SRC conducted experiments, participated in data interpretation, discussion, drafted manuscript, and approved final version to be published. LD, conducted experiments, participated in data interpretation, drafted manuscript, and approved final version to be published. ABS conducted experiments, analyze and interpret work, and approved final version to be published. JJS participated in data analysis, interpretation, draft and final approval of the manuscript. MMJ participated in the conceptualization of the project, participated in data interpretation, drafted manuscript, approved final version to be published, and is accountable for all aspects of the work. VMM-T participated in the conceptualization of the project, conducted and supervised experiments, participated in data analysis and interpretation, drafted manuscript, approved final version to be published, and is accountable for all aspects of the work.

Funding

This study was funded by the following: Juvenile Diabetes Research Foundation, Priority Grant (VMM-T, JJS); National Eye Institute EY021200 (MMJ); Gerwin Fellowship (VMM-T); Department of Defense US Army Medical Research and Materiel Command (VMM-T, JJS); Research to Prevent Blindness (PI: JCF).

Conflict of Interest Statement

The authors declare that the research was conducted in the absence of any commercial or financial relationships that could be construed as a potential conflict of interest.

Acknowledgments

Our deepest appreciation to Drs. Michael Whitt and Lorraine Albritton for providing some of the C57BL/6J mice used in this study; Drs. Tony Marion and Dan Rosson for technical help in flow cytometry troubleshooting; Dr. Natik Piri from the Jules Stein Eye Institute for the Rbpms antibody; Dr. Amal El-Mabhouh for technical assistance using the IDEAS® Software; Mr. Dewitt Jones for technical help with the MACSQuant® Analyzer; and the members of the Jablonski and Morales-Tirado laboratories for helpful comments.

Supplementary Material

The Supplementary Material for this article can be found online at: https://www.frontiersin.org/article/10.3389/fnagi.2016.00093/abstract

Supplementary Figure 1 | Consistency of flow cytometry results. Dissociated murine retinal cells from C57BL/6J mice were labeled for cell surface markers as in Figure 3. In contrast to the data presented in Figures 1, 3, 5, this sample was acquired using a MACSQuant® Analyzer 10 from Miltenyi Biotec. Results show consistency between the two different cytometers.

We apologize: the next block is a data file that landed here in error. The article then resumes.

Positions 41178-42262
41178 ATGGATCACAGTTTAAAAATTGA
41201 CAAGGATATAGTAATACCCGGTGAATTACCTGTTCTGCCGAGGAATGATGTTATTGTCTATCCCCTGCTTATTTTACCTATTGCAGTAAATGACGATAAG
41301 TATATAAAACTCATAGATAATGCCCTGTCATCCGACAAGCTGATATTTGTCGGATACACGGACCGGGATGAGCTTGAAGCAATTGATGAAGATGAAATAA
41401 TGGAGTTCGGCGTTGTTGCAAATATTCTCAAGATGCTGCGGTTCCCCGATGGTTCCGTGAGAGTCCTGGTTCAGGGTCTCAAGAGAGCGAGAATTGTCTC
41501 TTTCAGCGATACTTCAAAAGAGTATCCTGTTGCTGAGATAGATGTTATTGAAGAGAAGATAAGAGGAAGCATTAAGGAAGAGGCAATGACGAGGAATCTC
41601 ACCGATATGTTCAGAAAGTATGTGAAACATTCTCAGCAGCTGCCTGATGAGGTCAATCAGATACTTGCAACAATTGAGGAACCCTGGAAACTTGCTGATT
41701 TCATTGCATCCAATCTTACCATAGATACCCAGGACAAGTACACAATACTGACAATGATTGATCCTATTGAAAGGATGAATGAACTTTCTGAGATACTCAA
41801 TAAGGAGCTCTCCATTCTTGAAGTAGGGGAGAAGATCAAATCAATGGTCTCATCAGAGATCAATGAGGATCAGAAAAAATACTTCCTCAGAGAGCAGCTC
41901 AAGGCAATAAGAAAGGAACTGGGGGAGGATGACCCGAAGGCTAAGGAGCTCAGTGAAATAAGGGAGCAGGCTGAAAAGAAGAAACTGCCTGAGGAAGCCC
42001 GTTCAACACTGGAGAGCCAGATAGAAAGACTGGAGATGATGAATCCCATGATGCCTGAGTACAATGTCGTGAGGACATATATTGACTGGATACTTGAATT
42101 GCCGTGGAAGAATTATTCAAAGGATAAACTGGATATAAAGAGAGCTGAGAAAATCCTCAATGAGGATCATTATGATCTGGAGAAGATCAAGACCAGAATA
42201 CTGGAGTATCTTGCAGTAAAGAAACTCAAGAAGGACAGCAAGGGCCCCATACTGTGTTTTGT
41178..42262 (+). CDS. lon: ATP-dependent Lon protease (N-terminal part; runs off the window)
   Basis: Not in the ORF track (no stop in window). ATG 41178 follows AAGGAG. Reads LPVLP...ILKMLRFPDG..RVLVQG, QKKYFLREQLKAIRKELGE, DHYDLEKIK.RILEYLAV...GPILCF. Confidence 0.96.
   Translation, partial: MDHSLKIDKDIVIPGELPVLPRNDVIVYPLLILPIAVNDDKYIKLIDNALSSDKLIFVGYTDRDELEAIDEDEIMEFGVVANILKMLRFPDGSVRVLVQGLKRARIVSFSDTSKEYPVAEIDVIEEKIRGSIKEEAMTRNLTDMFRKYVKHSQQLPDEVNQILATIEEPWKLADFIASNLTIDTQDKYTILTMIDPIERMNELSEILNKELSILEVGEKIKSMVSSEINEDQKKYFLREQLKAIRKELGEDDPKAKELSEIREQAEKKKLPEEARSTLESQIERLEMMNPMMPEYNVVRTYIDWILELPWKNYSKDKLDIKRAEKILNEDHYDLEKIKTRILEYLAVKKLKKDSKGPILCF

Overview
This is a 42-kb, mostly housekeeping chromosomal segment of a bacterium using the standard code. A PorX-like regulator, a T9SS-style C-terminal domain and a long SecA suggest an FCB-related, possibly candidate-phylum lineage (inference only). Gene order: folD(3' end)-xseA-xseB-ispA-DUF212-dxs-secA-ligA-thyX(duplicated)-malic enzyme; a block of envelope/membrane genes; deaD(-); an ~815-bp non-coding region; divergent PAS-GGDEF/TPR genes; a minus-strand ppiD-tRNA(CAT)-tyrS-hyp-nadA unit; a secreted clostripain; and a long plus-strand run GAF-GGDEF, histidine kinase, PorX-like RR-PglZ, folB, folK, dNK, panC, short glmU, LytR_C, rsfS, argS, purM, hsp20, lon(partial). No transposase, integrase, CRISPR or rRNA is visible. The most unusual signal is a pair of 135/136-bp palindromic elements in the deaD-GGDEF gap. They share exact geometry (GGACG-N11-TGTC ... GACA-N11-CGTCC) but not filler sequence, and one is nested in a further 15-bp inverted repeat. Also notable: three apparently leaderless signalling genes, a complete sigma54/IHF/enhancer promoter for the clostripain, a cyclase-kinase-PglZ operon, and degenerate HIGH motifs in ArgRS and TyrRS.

Supplementary Figure 2 | Intracellular expression of the RGC marker RBPMS in Live Thy1.2+ CD48negCD15negCD57neg cells. Representative images from a cohort of 250,000 pictures at 20× of cells using the FlowSight® Imager. Results show the localization of Thy1.2 surface and RBPMS intracellular markers in Live Thy1.2+ CD48negCD15negCD57neg cells.

Supplementary Figure 3 | Live Thy1.2+ CD48negCD15negCD57neg show RGC morphology. (A) Representative image of sorted cells after being maintained overnight at 37°C/5%CO2 in RGC culture media. (B) Representative images of sorted cells immediately after sort.

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Keywords: retinal ganglion cell, glaucoma, retinal cells, neurodegeneration, flow cytometry

Citation: Chintalapudi SR, Djenderedjian L, Stiemke AB, Steinle JJ, Jablonski MM and Morales-Tirado VM (2016) Isolation and Molecular Profiling of Primary Mouse Retinal Ganglion Cells: Comparison of Phenotypes from Healthy and Glaucomatous Retinas. Front. Aging Neurosci. 8:93. doi: 10.3389/fnagi.2016.00093

Received: 10 February 2016; Accepted: 12 April 2016;
Published: 18 May 2016.

Edited by:

Milica S. Prostran, University of Belgrade, Serbia

Reviewed by:

Ramesh Kandimalla, Emory University, USA
Neha Sehgal, Wisconsin Institute for Discovery, USA

Copyright © 2016 Chintalapudi, Djenderedjian, Stiemke, Steinle, Jablonski and Morales-Tirado. This is an open-access article distributed under the terms of the Creative Commons Attribution License (CC BY). The use, distribution and reproduction in other forums is permitted, provided the original author(s) or licensor are credited and that the original publication in this journal is cited, in accordance with accepted academic practice. No use, distribution or reproduction is permitted which does not comply with these terms.

*Correspondence: Vanessa M. Morales-Tirado, vmorale1@uthsc.edu

Co-senior authors.